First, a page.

Objectives: To assess the risk of medication errors in subjects with renal impairment (defined as an estimated glomerular filtration rate (eGFR)
Design: Clinical survey.
Setting: The city of Zwolle, The Netherlands, in a primary care setting including 22 community pharmacists and 65 general practitioners.
Participants: All adults who underwent ambulatory creatine measurements which triggered an eGFR
Primary and secondary outcome measures: The total number of ambulatory subjects with an eGFR
Results: Creatine measurements were performed in 25 929 adults. An eGFR = 5 drugs) was present. In 15% (n=211) of these subjects, a medication error was detected. The proportion of errors increased with age. Pharmacists recommended 342 medication adjustments, mainly concerning diuretics (22%) and antibiotics (21%). The physicians' acceptance rate was 66%. Of all the medication errors, 88% were regarded as potential ADEs, with most classified as significant or serious. At follow-up, the ADE risk (n=40) appeared highest when the proposed medication adjustments were not implemented (38% vs 6%).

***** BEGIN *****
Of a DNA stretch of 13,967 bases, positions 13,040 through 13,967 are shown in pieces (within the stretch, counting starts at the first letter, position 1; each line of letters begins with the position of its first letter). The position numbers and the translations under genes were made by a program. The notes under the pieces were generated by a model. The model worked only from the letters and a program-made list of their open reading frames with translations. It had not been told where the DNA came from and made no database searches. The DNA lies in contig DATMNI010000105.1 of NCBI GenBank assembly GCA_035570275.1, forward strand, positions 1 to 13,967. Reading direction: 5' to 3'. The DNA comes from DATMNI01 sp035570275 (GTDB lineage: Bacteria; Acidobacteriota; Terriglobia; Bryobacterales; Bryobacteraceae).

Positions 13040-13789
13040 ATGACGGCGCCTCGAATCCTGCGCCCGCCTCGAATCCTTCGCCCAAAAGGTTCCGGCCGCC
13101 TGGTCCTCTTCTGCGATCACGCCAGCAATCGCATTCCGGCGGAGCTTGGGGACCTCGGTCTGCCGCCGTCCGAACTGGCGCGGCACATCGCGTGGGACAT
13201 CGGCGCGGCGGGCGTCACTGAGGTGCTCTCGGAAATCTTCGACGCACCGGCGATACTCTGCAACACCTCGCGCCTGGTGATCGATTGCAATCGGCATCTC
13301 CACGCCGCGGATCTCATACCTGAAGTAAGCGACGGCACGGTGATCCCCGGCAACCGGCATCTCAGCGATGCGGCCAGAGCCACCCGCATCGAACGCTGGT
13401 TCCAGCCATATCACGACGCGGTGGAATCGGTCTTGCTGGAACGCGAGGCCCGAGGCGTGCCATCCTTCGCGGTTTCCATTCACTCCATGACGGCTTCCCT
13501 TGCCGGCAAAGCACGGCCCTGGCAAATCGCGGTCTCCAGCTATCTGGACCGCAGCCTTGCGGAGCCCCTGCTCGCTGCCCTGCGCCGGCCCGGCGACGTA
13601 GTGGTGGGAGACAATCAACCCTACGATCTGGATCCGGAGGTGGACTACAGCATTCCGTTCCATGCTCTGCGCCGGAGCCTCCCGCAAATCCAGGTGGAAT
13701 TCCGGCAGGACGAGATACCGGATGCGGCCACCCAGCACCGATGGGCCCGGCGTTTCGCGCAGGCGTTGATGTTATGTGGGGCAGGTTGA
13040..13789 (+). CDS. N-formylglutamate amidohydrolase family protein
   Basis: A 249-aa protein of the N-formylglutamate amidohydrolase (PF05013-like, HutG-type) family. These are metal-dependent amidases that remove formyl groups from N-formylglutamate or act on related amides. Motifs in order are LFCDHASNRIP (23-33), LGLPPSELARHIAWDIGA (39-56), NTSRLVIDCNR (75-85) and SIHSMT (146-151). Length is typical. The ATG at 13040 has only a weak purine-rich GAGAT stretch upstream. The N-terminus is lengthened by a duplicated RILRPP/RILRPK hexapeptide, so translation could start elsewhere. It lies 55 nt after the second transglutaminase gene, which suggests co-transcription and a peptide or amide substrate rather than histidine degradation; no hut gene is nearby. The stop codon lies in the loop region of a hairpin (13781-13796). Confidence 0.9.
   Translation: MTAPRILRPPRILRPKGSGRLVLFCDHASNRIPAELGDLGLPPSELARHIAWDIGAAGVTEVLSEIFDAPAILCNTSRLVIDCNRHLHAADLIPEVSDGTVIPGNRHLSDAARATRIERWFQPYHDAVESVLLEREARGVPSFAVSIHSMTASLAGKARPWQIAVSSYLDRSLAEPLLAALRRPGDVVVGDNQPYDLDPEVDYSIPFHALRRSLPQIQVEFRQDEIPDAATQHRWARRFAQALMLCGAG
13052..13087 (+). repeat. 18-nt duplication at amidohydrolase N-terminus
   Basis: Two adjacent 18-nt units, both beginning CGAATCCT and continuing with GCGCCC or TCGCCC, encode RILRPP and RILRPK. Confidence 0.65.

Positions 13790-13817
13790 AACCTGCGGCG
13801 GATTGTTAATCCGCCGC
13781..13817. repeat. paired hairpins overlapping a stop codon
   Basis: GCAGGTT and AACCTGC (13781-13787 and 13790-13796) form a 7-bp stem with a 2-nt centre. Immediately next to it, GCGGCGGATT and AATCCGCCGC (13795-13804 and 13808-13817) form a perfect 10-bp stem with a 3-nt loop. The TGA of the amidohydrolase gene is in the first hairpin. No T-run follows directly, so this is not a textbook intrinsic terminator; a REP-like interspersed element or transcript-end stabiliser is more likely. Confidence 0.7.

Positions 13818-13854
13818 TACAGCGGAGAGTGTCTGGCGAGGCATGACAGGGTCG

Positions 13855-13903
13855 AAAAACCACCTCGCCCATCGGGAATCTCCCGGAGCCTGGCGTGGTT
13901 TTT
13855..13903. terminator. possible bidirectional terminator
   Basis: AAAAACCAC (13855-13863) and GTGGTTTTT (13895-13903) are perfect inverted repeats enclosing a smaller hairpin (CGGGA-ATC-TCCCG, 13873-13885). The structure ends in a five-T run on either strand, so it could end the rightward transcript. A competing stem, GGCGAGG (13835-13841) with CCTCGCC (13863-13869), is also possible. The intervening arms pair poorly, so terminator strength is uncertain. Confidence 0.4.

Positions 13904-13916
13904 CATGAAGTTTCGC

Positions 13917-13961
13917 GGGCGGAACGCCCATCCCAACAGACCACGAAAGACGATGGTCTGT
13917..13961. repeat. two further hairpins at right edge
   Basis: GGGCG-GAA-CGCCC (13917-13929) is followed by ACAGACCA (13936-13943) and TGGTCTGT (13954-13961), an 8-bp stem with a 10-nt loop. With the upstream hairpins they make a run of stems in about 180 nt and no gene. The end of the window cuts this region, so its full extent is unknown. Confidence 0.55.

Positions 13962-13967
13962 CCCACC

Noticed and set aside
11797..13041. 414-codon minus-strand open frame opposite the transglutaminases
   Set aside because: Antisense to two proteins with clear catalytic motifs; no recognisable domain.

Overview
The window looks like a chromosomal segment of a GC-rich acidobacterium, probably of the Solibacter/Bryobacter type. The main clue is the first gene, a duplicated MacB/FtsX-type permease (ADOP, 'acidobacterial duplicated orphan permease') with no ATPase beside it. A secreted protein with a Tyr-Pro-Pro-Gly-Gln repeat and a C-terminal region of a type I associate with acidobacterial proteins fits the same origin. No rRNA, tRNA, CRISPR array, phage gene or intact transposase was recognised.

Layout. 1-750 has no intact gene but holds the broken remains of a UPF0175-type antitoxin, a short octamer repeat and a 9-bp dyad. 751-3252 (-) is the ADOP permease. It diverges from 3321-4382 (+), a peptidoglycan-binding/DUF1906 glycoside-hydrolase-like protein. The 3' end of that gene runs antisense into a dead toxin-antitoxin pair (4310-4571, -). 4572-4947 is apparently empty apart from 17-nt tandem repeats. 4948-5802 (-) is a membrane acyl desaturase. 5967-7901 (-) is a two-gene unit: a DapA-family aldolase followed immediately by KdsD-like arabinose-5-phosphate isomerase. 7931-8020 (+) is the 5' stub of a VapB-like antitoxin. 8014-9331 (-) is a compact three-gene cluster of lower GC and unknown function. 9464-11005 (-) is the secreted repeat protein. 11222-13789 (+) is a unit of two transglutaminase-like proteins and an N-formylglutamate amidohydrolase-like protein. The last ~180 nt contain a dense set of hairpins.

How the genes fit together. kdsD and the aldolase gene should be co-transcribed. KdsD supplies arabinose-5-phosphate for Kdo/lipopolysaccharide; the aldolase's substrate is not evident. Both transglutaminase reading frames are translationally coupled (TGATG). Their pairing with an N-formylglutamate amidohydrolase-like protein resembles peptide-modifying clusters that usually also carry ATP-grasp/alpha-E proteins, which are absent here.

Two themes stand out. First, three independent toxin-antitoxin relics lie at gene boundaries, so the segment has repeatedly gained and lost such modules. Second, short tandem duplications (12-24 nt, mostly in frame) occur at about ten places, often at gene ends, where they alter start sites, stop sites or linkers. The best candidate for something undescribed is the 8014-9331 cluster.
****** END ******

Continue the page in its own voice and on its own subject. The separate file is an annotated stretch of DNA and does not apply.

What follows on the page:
Conclusions: The introduction of automatic eGFR-alerts identified a considerable number of subjects who are at risk for ADEs due to renal impairment in an ambulatory setting. The nationwide implementation of this simple protocol could identify many potential ADEs, thereby substantially reducing iatrogenic complications in subjects with impaired renal function.